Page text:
This HuffPost Canada page is maintained as part of an online archive.

8 Tips to Teach Young Kids About Money

Are your kids dying to go on a special trip? Want a new computer or basketball net? Try 'saving' as a family. Have your kids help you save, and let them help you make smart choices so that you can save towards the common goal.
This post was published on the now-closed HuffPost Contributor platform. Contributors control their own work and posted freely to our site. If you need to flag this entry as abusive, send us an email.
Father and son putting coins in piggy bank
Getty Images
Father and son putting coins in piggy bank

A few weeks ago my eldest son, Dylan, was playing with coins putting them into a piggy bank. What we didn't realize was that amongst those coins was a full roll of transit tokens, worth $150! After the shock wore off we decided that this was good time to introduce the concept of money beyond the toy coins and money that our kids use to buy food for their pretend kitchen.

It started as a 'treasure hunt'. We gave Dylan a big pile of coins and told him first he had to find all the 'special coins' (the tokens) because they were really important for mommy and daddy. Once we rescued the roll of tokens we were left with a pile of miscellaneous coins that could be sorted and rolled. We took this opportunity to talk to our eldest about the concept of money. At three years of age, just understanding that coins have different values is big step. His understanding comes down to, "Mommy pays for the house and Daddy buys chicken breasts." It's a start!

Here are some tips and tricks I learned from my own parents and friends with children.

1.Take your kids shopping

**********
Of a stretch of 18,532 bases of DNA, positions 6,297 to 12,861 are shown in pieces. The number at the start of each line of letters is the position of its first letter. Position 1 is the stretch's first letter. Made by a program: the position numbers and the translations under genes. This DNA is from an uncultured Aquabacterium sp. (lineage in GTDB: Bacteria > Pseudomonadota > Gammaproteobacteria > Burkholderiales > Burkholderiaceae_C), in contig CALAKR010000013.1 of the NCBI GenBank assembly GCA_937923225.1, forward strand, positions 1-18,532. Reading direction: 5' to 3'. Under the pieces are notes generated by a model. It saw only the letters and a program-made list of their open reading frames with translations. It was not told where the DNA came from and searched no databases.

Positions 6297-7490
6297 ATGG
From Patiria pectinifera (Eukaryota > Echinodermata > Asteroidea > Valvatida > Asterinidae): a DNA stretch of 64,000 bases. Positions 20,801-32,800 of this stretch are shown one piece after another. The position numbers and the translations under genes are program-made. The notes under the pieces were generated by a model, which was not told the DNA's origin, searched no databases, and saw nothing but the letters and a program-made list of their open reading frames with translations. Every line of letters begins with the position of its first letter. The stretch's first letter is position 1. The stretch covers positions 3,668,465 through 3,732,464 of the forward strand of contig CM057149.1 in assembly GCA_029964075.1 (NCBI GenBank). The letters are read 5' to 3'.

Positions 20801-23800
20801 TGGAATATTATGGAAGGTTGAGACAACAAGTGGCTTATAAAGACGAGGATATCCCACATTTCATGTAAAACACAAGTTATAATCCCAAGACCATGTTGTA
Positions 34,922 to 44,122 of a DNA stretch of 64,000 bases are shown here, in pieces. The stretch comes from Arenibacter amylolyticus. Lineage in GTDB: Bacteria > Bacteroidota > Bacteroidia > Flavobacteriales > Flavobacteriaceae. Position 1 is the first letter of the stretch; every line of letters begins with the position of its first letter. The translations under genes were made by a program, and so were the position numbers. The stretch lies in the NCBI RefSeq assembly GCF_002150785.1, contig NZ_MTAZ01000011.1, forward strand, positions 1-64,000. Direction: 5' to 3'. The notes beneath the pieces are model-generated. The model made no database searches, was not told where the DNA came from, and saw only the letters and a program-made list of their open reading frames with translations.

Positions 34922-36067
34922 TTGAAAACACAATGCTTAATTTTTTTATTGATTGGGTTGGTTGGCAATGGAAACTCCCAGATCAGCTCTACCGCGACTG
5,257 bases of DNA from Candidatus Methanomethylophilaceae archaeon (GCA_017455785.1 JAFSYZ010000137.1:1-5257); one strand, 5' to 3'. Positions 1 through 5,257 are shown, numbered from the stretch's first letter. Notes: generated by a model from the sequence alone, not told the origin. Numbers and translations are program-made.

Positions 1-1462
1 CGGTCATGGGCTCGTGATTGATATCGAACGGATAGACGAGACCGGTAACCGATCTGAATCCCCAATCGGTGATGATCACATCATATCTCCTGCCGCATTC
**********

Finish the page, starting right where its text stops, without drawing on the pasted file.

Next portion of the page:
Grocery shopping is such an engaging experience; it can teach kids colours, counting, and introduces them to the world of food around them. You can also use the opportunity to teach your kids about the value of a dollar. The other weekend Dylan wanted red grapes, but the green grapes were on sale. We told him if we got the green grapes on sale we would save money and be able to get him a treat. Though the net result was zero savings, it opened his eyes to smart decision-making.

2.Go to a yard sale

Your child can see the labels on the various items. You can give them a small amount of money to use. How will your child make the best use of the money? One large item? Multiples smaller ones? Discuss strategies in a non-threatening environment. You can even teach about bargaining!

3.Take your child to the bank

When you do your usually bank transactions let them see that money goes in and comes out, and other people are doing the same. Dylan loves putting cheques in envelopes and sliding it into the slot. He now understands that the money is kept 'safe' in the bank for 'savings'. As your child gets older you can consider opening a bank account for your child where gifts of money and allowances can go. They you can watch the money increase, and how much more it is worth over time.

4.Coupon helper